Thursday, March 22, 2018

On Retreats, Reading, and Education

About a month ago I overheard Michael and Max talking on the phone. Max was busy and wondering if he should take some time off to make a retreat. Michael encouraged him to do so because the studies and work are always there. "Don't be like me and wait until you're 55," he said. I had to laugh--Max has been on a retreat nearly every year in high school and knows how beneficial they are.

Michael made his first ever retreat and returned home so very rejuvenated, he booked another one that he's been wanting to go for quite some time. He was busy mentoring the kids doing robotics and never wanted to miss one of Max's football or rugby games. So, with Max in college, he finally feels like he can take the time to retreat.

I really, really recommend retreating from the daily responsibilities and noise of the world at least once a year. I'm a homebody so it's easy for me to make a retreat at home, but still I have to work on maintaining the silence. But for a man who's been working all his life, I cannot even imagine how wonderful it must've been to lay down his burdens and be free to pray and contemplate deeply.

He was at the same Carmelite retreat center I'd been to two years ago. Fr. Juan Velez led all the prayers and meditations but there were also a couple of guest lectures. Michael said he loved the silence, but he also enjoyed the few conversations he had with the other men at the end of the retreat. He came home with the biography of Cardinal John Henry Newman, signed by Fr. Velez. We've been using the Newman guide to educate ourselves on Catholic schooling and have learned so much about the purpose of education. No, it's not about getting a degree. Or a job. It's so much more. It's fulfilling that deepest desire to know more, where you came from, where you're going, why you're even here! It's trying to appease that restless heart and the only way it will rest and be at peace is when it rests in the Lord. St. Augustine was right all along. I can't believe how late my own real education is beginning but every day there's joy and wonder at all the things I'm learning. I'll be at it till the day I die :)

I'm curious. What do you think is the purpose of education? Are you happy with what you received? Are you hungry for more? What are you doing about it?

We built a home library back in WA and building a smaller one here (you can't see it very well but the overall shape of the crates mirrors the shape of Max's room) and I'm delighted that there's space to add more books. And I'm very organized when it comes to books because books are my friends and I need to able to find particular ones quickly :) Also, all this pleases my inner librarian.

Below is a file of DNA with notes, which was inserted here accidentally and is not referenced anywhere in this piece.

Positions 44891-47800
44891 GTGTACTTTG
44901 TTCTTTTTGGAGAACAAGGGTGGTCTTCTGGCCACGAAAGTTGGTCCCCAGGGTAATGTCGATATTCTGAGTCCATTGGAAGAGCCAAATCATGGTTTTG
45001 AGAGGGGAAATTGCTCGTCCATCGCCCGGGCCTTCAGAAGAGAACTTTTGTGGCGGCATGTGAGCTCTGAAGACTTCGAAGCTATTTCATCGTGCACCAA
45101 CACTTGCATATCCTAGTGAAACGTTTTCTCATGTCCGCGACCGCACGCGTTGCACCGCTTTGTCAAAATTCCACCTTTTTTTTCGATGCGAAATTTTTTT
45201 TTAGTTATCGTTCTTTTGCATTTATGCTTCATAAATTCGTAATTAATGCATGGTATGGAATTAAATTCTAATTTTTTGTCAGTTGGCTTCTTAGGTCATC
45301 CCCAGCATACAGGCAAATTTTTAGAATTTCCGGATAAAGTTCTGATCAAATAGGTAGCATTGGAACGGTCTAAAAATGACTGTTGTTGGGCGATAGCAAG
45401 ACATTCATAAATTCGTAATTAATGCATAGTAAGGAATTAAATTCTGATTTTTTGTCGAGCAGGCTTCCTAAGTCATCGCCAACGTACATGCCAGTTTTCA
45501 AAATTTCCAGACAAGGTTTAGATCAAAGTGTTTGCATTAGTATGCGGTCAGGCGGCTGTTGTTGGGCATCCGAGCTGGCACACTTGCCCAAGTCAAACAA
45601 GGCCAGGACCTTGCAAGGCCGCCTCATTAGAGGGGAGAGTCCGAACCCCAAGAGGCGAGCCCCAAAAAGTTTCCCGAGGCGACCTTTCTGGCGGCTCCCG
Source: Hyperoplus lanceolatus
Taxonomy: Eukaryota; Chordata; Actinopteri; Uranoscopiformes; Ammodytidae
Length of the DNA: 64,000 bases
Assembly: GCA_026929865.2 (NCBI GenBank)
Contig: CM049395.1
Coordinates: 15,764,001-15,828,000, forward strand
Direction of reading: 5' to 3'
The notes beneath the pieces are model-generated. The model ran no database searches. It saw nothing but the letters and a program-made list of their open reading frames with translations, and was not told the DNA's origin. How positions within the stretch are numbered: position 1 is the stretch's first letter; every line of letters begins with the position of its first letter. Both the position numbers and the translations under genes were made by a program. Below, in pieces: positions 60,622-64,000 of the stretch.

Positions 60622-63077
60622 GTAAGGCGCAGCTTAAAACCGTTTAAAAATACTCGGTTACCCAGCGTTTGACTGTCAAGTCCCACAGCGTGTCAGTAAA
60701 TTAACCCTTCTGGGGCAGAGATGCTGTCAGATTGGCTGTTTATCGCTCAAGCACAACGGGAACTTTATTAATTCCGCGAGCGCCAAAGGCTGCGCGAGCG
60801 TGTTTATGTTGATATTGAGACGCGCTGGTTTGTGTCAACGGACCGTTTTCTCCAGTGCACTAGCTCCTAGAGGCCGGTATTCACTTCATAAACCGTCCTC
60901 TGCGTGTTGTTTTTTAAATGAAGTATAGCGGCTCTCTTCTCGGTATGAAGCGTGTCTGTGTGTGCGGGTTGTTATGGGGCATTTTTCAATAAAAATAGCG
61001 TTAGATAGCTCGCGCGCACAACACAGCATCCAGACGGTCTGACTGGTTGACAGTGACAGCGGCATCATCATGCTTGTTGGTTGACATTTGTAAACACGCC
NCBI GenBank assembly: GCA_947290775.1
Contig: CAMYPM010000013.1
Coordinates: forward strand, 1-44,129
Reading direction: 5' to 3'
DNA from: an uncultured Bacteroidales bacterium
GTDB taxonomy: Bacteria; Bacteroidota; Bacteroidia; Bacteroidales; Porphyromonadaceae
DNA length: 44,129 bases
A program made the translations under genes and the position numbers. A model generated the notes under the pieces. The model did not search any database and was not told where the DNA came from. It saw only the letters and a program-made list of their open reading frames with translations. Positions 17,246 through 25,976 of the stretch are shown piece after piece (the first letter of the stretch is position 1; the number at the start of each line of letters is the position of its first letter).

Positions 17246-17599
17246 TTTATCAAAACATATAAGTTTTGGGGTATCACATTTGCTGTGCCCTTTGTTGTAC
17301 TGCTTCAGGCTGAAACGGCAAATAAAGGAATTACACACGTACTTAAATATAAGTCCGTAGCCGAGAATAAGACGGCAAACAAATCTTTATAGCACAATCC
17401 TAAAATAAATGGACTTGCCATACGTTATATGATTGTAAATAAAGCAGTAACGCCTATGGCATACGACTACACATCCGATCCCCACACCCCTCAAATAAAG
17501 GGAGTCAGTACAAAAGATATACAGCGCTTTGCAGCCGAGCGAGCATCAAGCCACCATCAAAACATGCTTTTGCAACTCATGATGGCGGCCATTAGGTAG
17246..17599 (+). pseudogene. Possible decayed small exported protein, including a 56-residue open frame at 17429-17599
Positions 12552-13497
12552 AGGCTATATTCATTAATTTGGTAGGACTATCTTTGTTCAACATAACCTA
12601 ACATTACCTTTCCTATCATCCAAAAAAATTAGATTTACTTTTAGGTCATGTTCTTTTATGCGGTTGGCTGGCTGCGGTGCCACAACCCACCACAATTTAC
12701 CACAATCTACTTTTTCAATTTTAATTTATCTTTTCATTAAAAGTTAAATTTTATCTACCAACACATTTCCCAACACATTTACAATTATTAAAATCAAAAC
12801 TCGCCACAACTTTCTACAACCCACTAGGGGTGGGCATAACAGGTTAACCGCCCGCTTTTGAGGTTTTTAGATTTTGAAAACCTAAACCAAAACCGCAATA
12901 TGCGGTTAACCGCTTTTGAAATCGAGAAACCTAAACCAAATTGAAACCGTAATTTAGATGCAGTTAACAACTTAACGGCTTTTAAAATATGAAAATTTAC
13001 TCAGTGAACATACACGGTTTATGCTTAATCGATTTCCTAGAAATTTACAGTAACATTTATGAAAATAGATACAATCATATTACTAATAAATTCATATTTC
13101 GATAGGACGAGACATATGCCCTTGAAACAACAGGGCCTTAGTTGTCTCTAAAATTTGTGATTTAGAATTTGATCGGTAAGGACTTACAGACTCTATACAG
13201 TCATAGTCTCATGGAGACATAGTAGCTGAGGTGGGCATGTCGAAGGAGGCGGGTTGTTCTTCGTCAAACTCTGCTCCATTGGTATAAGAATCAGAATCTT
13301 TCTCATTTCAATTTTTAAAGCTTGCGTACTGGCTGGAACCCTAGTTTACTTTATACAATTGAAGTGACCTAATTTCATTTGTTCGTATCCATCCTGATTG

Max's room--adult nonfiction
Hallway--adult fiction/children's F and NF books/poetry
and we won't talk about my messy office :)
I picked up a couple more books and can highly recommend this slim gem of a book by Fr. James Schall: Liberal Learning. And I'm looking forward to digging into Fr. Velez's books.


Mirka Breen said...

Education, to my mind and experience, should orient people in history, (opinions and feelings without context are less valuable) and give some basic functional skills that are a must in modern society. That's the reading-writing-arithmetic thing.
Higher education should add deeper cultural literacy, which means art history and music and thinking skills. Some private school offer this from the get-go, even kindergarten.
Education, in general, should not be political, (as in orienting to a particular group of interests) although in the real world parents opt for like-minded teachers/schools for their kids.

Religious schools are another matter, IMO. Here the ancestral/parental tradition is taught. This does not belong in general public education, but should be supplemental and optional.

My opinion, by which I raised my own.

Vijaya said...

Mirka, thanks so much for your valuable thoughts. I've always supplemented the kids' public school education and I'm seeing more and more focus on worldliness to the point that transcendence is not even touched upon. Many kids will never get to listen to great poetry or music or see great art. Everything is utilitarian. I write for the educational market and it makes me sad to constantly have to be dumbing down stuff for kids (if I follow publisher specs).

I am torn about religion because isn't it part of our culture? We are a nation based on Judeo-Christian values so it seems that the general public will be drinking from that well.

And I agree completely about keeping education free from political ideologies. Alas, in today's schools it's no longer true. Pity the poor child.